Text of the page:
LIVERPOOL, May 2, 2018 (LifeSiteNews) – Alfie Evans’ father Tom appeared in public yesterday for the first time since his son's death on the weekend.
Evans was given a special award at the Liverpool Philharmonic Hall by Bill Kenwright, the chairman of the Everton Football Club. The “Chairman’s Blueblood Award” is given annually to people Kenwright believes embody the “Evertonian spirit.”
Association football—more commonly called soccer in North America—is as important to English life as the NFL is to the USA. Tom Evans is a loyal supporter of the Everton club. He told the audience at the award ceremony that he had dreamed that his son might play for the team one day.
“My dream as a child was to play for Everton. I remember watching Rooney score that goal in my brother’s bedroom. I was only a little nipper but my dream was to follow in those steps,” said Evans (watch event here.)
“When I couldn’t follow those steps and I had Alfie my dream was then to have him to follow those steps,” he continued. “My number one goal that I wanted to do was to take him to the game, and scream, and scream, and come home with a sore throat like me.”
Evans told the crowd that he was proud to wear the club’s emblem and that Alfie had worn the uniform during his short life.
“…I could not be a happier person to be a part of Everton,” he said. “I wear the badge with pride no matter the situation.”
“There’s no club like Everton. I’m glad Alfie has worn that kit.”
Kenwright gave the Evans family a “massive donation” in February to help them in their legal fight against Alder Hey NHS Foundation Trust. The hospital had gone to court to seek permission to remove life support from young Alfie Evans, whose brain had been badly damaged by an undiagnosed condition.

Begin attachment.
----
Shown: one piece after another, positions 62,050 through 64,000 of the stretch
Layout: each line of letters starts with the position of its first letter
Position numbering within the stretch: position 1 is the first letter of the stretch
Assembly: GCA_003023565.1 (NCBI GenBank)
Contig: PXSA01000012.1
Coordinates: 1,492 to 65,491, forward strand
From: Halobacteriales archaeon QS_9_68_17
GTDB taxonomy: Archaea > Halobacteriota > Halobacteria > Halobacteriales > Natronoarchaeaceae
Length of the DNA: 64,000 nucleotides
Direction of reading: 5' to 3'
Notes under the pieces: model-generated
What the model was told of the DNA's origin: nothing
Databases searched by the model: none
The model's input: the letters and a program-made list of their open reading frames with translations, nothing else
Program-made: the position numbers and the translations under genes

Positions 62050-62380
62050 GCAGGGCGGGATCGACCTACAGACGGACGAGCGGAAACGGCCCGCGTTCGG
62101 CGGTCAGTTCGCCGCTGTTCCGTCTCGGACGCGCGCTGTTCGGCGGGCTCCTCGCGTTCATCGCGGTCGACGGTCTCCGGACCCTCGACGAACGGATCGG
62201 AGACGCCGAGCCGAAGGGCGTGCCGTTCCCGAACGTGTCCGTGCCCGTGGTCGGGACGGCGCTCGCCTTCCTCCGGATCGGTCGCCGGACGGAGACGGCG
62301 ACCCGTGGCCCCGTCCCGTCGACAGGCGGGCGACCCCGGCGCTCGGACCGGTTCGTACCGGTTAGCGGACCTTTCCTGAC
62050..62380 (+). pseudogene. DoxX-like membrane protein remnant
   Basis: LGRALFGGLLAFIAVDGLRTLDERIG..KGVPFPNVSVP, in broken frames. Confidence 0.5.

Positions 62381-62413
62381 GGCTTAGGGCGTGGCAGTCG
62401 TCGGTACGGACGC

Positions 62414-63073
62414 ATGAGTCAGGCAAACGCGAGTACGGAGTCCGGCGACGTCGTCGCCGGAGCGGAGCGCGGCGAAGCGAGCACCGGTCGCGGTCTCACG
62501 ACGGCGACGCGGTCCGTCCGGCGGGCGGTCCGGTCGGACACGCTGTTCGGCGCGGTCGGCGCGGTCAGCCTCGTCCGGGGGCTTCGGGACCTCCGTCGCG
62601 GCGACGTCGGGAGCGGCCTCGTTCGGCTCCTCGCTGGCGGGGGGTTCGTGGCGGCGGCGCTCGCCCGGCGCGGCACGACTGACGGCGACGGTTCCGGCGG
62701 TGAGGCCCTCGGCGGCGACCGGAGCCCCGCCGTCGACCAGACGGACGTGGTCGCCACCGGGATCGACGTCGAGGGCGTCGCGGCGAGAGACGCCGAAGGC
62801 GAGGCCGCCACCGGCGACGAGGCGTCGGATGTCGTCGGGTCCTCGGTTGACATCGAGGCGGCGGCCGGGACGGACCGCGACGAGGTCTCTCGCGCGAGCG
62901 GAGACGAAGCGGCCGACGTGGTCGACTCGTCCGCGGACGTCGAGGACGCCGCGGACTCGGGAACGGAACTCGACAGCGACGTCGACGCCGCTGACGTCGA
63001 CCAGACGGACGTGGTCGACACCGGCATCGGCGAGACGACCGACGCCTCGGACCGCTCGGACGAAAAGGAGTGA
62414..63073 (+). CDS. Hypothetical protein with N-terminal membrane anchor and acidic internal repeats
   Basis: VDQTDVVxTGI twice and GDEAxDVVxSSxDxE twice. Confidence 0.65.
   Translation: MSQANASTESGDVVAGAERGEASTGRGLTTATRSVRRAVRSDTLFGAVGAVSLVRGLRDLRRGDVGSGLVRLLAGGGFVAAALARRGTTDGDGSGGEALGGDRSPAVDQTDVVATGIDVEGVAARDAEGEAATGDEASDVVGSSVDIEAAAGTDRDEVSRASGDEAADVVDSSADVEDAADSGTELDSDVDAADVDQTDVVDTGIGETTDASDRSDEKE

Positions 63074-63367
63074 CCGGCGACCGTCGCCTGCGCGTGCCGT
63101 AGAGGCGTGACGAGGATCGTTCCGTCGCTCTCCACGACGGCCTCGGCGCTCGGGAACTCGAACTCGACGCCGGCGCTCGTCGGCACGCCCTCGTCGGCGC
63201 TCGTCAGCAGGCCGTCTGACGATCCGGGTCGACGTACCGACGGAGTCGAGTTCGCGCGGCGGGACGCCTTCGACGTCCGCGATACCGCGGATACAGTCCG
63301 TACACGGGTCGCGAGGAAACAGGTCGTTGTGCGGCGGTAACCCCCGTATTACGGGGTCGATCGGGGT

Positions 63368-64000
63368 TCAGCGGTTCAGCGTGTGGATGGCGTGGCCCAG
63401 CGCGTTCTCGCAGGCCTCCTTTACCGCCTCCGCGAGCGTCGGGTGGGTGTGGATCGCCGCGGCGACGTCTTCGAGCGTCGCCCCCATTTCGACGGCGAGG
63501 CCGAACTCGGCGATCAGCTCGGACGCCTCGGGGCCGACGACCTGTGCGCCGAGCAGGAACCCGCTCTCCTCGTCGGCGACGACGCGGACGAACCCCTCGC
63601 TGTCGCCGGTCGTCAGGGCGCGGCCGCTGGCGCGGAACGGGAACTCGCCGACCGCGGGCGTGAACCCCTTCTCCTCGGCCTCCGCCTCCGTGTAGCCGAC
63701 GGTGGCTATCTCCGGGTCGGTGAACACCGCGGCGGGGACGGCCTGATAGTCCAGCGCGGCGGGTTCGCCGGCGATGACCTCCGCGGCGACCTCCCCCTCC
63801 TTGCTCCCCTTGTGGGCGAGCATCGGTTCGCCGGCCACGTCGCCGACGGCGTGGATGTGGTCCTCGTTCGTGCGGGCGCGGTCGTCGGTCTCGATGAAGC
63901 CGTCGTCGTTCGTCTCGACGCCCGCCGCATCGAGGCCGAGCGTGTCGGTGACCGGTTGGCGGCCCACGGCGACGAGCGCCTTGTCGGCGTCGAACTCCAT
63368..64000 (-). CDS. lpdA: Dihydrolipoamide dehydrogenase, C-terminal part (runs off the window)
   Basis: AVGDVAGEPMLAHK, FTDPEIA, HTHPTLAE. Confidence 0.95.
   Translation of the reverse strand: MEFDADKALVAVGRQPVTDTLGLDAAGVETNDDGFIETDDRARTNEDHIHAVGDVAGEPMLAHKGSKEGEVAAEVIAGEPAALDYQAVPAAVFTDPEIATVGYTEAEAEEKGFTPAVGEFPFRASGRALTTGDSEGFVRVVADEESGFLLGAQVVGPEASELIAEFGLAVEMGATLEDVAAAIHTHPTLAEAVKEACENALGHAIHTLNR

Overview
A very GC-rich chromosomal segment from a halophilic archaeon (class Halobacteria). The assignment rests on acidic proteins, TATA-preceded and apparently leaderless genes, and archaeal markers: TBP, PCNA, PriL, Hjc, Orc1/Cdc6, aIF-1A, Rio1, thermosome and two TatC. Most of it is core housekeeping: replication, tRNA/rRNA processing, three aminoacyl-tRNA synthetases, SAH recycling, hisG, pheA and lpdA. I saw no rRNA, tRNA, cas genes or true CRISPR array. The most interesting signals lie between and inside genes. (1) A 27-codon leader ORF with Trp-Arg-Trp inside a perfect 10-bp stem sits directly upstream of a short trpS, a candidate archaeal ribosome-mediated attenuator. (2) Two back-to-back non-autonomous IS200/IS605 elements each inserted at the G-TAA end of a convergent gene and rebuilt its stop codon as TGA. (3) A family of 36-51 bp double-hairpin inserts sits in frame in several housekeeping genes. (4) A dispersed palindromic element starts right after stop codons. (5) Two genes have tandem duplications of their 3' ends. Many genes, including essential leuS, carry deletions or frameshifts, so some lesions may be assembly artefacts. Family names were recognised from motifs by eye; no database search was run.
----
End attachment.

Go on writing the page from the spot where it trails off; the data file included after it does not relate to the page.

Last night the club chairman told the story of how he had met Tom Evans and how he admired him.
“In November last year, I left the car park, and through the railing a lad talked to me,” Kenwright said. “And he told me about… his boy, who was in Alder Hey hospital.”
The chairman said he noticed how tired and thin the young man was.
“The one thing I’d noticed about him was how tired he looked, how skinny he was, how undernourished, but he had his Everton shirt on and he didn’t [ask] anything from me, he just wanted everyone to know about his lad and what his lad was going through.”
Kenwright was touched by the loyalty Tom showed both to his son and to his team.
“The one thing I know about Evertonians is they are loyal, they are steadfast and, by God, they care for Everton to the end of their days,” he said.
“And this lad, and his missus, sat by his boy and [dreamed] of taking him to Everton [games],” the chairman continued. “He became my mate, I got him to a few games…but his only interest was his son, and the last few months it’s got a wee bit more dramatic. He’s spoken to me, and the fight he’s had with certain legal entities has been extraordinary.”
Now the whole Everton Football Club is mourning, he said.
“Last Saturday, when we were on the way to Huddersfield, we found out that Alfie had passed away and Evertonians had broken hearts.”
“But Alfie, and his dad, and his [mom] Kate, were in this together, and we’re in this together, and it’s what I love about football, and more than anything about Evertonians–he wore that blue shirt […] with such pride in bad times.”
Alfie Evans was born on May 9, 2016 and died on April 28, 2018, just over four days after Alder Hey removed him from a ventilator and other life-sustaining equipment. An Italian newspaper is alleging that a nurse gave the child “four drugs” two hours before the child died, when his father was out of the room. These allegations have not been denied by the child’s parents.
After fighting Alder Hey and the courts very publicly, on April 26 Evans made an uncharacteristically meek statement to the press, what some are calling a “hostage letter,” that he would be giving no more interviews.